SGA presidential candidates pitch, debate platforms



Zoe Burton joined the Student Government Association (SGA) to bring more diversity to the organization. She said she is a proud black woman with confidence in her abilities and skills. She was the ambassador for student inclusion last semester and became the vice president late January of this semester.

“When I see something that has a lot of potential or that we could do better, I’m adamant about either changing it or doing what it takes to get to be better so it can be more effective to the people we’re serving; the students,” Burton said.

Burton is running for SGA president with the campaign slogan “unity, progress and change.” Burton believes change will only happen when SGA works in unity with the student body toward progress.

As president, Burton wants to increase the support of student organizations outside of SGA. She wants to strengthen the unity between SGA members themselves and create an accepting atmosphere. She also wants to make sure the works of SGA is transparent and available to the student body.

“If someone votes me in that’s because I know what they need already, not just waiting to hear from a survey,” Burton said. “I know what y’all need so here, put me in a place so I can help you.”

While on SGA, Burton worked on the Inclusion Pledge campaign, Heritage week and interviewed Dr. Donald Suggs, owner of the newspaper St. Louis American.


Isaiah Santiago is currently studying at Webster’s campus in Thailand and returns in May. He said the biggest thing for his Student Government Association (SGA) presidential campaign is holding the administration accountable.

“We feel like the students have been sidelined when some requests are made,” Santiago said.

Santiago wants to work on bridging the division between students and faculty, not only on the home campus, but also on the global campuses. He believes the unification and interconnectivity of SGA on the global campuses is essential.

“With having coalition of SGA governments, we would be able to address the administration in a more constructive front and with more of a solid stance,” Santiago said.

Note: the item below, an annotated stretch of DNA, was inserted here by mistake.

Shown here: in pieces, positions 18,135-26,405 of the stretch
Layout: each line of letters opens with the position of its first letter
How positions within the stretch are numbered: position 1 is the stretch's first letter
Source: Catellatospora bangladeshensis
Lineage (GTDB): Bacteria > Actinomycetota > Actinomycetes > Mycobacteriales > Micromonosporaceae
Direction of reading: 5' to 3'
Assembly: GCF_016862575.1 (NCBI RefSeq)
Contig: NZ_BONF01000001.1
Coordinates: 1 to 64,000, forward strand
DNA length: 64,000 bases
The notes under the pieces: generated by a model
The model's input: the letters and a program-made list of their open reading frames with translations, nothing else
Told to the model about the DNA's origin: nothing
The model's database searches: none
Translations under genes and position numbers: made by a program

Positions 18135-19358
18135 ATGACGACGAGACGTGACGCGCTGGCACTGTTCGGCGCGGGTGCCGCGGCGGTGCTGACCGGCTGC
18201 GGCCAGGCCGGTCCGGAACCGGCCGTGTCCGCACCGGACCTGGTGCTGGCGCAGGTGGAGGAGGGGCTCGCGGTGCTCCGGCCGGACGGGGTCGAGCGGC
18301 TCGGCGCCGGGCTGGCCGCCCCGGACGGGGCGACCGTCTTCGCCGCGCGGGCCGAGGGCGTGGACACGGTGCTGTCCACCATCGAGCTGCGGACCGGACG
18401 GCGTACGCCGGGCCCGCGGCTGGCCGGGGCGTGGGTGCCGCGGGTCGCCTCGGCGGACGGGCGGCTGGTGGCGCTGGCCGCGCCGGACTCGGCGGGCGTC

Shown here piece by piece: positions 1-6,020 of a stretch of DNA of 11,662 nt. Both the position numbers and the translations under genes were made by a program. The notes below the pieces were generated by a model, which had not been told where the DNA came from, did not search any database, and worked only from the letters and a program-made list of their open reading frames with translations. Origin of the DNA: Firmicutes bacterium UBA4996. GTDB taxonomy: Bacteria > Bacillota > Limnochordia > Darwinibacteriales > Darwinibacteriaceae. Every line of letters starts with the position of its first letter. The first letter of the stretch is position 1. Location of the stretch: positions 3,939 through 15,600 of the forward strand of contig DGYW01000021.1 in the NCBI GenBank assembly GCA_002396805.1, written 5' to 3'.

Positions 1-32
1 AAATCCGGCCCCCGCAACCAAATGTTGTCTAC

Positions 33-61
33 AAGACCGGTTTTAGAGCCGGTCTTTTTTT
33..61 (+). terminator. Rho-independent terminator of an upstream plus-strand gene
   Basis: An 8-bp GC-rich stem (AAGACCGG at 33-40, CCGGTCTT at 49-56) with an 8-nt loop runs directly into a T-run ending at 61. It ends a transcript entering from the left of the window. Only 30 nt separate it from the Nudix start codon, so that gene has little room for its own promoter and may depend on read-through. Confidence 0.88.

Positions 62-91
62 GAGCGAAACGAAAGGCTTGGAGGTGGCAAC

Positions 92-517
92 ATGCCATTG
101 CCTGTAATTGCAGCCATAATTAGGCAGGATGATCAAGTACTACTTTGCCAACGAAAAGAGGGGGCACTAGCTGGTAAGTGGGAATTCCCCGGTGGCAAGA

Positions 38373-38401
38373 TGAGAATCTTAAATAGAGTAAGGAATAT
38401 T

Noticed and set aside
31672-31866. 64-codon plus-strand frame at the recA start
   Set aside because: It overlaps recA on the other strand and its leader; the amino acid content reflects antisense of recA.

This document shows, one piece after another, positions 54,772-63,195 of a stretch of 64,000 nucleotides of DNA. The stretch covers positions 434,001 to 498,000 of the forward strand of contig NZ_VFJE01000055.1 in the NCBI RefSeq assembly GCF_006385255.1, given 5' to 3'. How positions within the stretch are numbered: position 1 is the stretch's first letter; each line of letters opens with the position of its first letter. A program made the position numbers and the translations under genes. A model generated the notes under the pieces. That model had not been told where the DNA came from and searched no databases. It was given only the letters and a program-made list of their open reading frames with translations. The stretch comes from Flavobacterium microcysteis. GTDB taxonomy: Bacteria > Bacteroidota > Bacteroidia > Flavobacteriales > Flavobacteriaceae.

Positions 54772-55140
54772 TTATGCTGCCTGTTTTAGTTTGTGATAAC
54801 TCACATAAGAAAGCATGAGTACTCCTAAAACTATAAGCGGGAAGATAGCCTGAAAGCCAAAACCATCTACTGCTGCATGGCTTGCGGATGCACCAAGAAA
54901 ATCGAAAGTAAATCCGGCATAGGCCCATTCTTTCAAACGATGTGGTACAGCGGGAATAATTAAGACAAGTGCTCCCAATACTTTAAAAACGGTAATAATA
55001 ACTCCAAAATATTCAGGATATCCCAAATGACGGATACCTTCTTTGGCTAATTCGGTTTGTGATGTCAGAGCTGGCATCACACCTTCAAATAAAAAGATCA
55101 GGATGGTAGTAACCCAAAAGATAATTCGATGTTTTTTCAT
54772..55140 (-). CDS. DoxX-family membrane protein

Lastly, Santiago believes SGA members need to be in unity when running the organization. He said empowering each student is a key facet for his campaign for a general healthy student body.

Santiago said he wants to make sure all the students and faculty are on the same page. He said it is important to be aware of what they need, how they need it and when they need it.

As SGA president, Santiago wants to focus on the LGBTQ+ community and ensure they have access to gender-neutral bathrooms and safe space in every building on campus.

Santiago was the dorm representative on SGA in Vienna. He created a forum to make it easier for students to host events on campus.


Vladimir Radojkovic was a senator-at-large last semester and later took over for Zoe Burton as ambassador for student inclusion in February. Radojkovic thinks there is no way to make Webster a better place than running for Student Government Association (SGA) president.

Radojkovic wants to not just listen to students, but actually turn the thoughts into action. He said SGA is here to create a better experience for all students.

“I don’t want students to feel homesick or bored,” Radojkovic said. “If I can give support for other students, it will really be a great thing.”

Radojkovic wants to extend gym hours, especially on the weekends when commuters are off campus. He also wants to work toward hosting more events on weekends for residents and international students with no family here.

“My policies are very clear on what I want to do,” Radojkovic said. “Our job is to take care of Webster students, that’s our job. We are in charge of the student body, we represent them.”

Radojkovic wants to advocate for a more diverse faculty. He believes Webster should take advantage of its global campuses and bring professors from different campuses to the home campus.

As ambassador for student inclusion, Radojkovic hosted Soul Night honoring Black History Month. He raised $200 for people in Flint, Mich. He put together a flower give-away for Women’s Day and screened a civil rights movie done by Webster students.


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